Historic Pittsburgh
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Classroom Application - Census Data

The Census Data

The Historic Pittsburgh Census Data covers the period in Pittsburgh history from 1850 to 1880. The data was derived from the United States Government’s decennial Census of Population. The census data that is online relates both to the City of Pittsburgh and to the City of Allegheny, which was later merged with Pittsburgh but during the nineteenth century was a separate entity. The data sets available are:

  • Allegheny City: 1850, 1860, 1870
  • City of Pittsburgh: 1850, 1860, 1870, 1880

Historic Pittsburgh Class Example - Census Data (pdf) contains sample questions you could ask your class to explore using this easily searchable data.

Experience with the census data not only provides an intriguing way to involve students in history, it offers practice with reasoning, comparisons, handling of data and other activities of a kind useful in a wide variety of learning contexts and often tested for on standardized examinations for high school students. It might even be possible to work with teachers of statistics or mathematics or other disciplines to create interdisciplinary exercises with the census data as the point of departure.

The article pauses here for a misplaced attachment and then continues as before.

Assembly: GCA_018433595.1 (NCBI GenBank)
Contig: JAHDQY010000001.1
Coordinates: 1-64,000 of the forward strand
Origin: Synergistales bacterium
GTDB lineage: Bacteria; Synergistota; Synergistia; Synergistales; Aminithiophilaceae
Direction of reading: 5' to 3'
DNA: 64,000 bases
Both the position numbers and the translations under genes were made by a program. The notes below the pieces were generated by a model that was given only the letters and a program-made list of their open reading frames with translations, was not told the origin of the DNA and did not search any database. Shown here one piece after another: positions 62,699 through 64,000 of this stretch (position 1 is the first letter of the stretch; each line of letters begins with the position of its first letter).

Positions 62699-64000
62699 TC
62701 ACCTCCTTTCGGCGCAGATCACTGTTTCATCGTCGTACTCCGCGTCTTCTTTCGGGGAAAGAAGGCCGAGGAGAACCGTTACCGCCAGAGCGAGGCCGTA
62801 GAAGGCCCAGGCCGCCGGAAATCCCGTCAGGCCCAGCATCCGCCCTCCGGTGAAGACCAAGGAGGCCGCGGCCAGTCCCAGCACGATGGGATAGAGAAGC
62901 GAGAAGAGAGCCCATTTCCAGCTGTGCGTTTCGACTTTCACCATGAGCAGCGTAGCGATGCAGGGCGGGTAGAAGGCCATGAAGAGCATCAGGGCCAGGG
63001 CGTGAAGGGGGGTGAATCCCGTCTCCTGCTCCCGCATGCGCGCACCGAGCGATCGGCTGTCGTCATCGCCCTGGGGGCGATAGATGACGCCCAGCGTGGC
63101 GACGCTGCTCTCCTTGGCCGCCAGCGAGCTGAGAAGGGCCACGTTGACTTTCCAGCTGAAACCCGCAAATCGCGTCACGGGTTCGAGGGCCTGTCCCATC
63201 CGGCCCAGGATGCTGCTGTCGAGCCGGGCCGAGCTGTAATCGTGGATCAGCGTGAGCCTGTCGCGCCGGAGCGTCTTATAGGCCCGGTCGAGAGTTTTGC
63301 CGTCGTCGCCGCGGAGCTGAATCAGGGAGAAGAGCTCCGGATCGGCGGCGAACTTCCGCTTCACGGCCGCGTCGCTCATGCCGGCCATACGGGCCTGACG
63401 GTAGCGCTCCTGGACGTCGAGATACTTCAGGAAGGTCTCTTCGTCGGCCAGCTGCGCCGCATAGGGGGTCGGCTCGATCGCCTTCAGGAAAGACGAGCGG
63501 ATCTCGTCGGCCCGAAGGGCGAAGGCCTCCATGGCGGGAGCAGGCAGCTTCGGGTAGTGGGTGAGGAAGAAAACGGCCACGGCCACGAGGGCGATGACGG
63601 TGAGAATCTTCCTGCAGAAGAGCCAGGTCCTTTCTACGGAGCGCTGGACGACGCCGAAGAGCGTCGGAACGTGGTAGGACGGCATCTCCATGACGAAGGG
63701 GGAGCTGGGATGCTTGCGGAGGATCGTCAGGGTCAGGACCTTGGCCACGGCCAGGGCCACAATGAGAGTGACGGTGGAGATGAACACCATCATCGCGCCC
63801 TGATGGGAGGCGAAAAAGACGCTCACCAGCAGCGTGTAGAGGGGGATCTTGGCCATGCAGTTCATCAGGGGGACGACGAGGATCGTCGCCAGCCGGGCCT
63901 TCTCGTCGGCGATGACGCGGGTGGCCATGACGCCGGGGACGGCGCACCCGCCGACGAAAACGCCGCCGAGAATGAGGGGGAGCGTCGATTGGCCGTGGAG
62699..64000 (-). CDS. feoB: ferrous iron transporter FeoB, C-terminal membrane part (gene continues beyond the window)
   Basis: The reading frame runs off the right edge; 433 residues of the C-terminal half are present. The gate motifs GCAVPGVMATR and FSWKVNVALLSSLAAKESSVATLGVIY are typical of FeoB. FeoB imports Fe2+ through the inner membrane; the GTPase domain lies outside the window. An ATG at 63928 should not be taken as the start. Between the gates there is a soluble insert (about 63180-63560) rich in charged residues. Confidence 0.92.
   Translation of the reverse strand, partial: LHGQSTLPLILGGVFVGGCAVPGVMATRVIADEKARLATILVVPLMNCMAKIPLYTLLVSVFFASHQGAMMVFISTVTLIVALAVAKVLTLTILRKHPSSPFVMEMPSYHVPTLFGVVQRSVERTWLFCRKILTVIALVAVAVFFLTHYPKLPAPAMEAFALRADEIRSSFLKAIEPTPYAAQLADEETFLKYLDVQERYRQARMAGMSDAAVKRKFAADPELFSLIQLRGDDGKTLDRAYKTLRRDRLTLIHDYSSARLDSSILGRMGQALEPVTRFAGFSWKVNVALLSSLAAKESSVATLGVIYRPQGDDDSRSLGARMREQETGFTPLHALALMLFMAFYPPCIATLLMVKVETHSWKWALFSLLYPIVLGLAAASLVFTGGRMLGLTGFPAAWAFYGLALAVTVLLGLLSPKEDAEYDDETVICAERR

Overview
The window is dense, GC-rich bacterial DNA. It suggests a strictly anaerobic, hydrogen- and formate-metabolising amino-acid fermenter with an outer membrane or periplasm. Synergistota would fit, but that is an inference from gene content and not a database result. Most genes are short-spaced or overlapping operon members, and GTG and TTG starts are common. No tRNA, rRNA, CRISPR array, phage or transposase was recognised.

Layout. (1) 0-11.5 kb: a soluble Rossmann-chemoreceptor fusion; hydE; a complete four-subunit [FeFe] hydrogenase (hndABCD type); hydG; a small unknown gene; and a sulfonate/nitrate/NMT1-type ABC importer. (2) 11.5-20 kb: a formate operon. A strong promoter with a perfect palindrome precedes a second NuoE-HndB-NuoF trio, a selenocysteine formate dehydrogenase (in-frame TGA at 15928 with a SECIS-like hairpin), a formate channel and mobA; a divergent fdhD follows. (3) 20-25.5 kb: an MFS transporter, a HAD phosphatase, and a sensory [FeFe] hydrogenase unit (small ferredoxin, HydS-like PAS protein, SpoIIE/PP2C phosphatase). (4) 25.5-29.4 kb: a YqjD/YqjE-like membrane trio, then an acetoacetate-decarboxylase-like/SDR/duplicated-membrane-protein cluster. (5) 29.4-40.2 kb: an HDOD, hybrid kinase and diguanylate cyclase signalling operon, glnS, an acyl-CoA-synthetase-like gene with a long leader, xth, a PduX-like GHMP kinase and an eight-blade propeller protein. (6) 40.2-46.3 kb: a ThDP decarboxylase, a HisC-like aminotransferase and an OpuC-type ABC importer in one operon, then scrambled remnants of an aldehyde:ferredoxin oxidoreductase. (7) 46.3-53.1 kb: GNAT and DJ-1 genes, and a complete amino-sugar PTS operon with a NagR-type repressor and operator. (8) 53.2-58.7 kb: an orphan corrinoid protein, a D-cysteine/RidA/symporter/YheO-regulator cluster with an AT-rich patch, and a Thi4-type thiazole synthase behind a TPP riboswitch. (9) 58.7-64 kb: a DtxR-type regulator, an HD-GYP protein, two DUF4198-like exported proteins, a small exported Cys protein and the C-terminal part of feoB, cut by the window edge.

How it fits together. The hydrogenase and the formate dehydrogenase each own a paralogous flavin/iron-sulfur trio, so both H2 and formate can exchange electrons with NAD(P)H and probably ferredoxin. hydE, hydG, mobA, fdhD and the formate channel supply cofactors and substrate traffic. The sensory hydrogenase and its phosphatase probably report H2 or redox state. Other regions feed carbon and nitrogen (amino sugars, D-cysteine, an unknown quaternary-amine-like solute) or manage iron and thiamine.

Please also bear in mind that the census data, while furnishing a lot of information and learning opportunities in and of itself, can be supplemented by material drawn from the Maps Collection, the Full-Text Collection, the Images Collection, and the Chronology. The Finding Aids feature points to primary source materials in the Archives Service Center at the University of Pittsburgh and the Library & Archives at the Heinz History Center. It will be of value primarily to those students who would be able to visit the archives either individually or as part of a class.

Notes About Searching the Census Data

Family historians have most often searched by names of individuals, but the other search options will generally be more useful in exploring Pittsburgh history broadly by students. Although the searchable categories do not immediately access all of the information on the individual census records (further clicking is required), they do provide amazingly good starting points. The “Advanced Search” feature is especially helpful in unlocking the “mysteries of Pittsburgh” in the mid to late nineteenth century.

Only the Pittsburgh 1880 Census can be searched by street name, but all of the census sets can be searched by individuals’ names, place of birth, gender and occupation. These search terms can be used in tandem; for example, to show listings for “all women from Italy” or “all men from Alabama” or “all cigar makers from Russia” or “all female clerks from Pennsylvania.” While “race” and “religion” are not searchable categories within this data, there are ways, illustrated below, where, these variables can also be explored.

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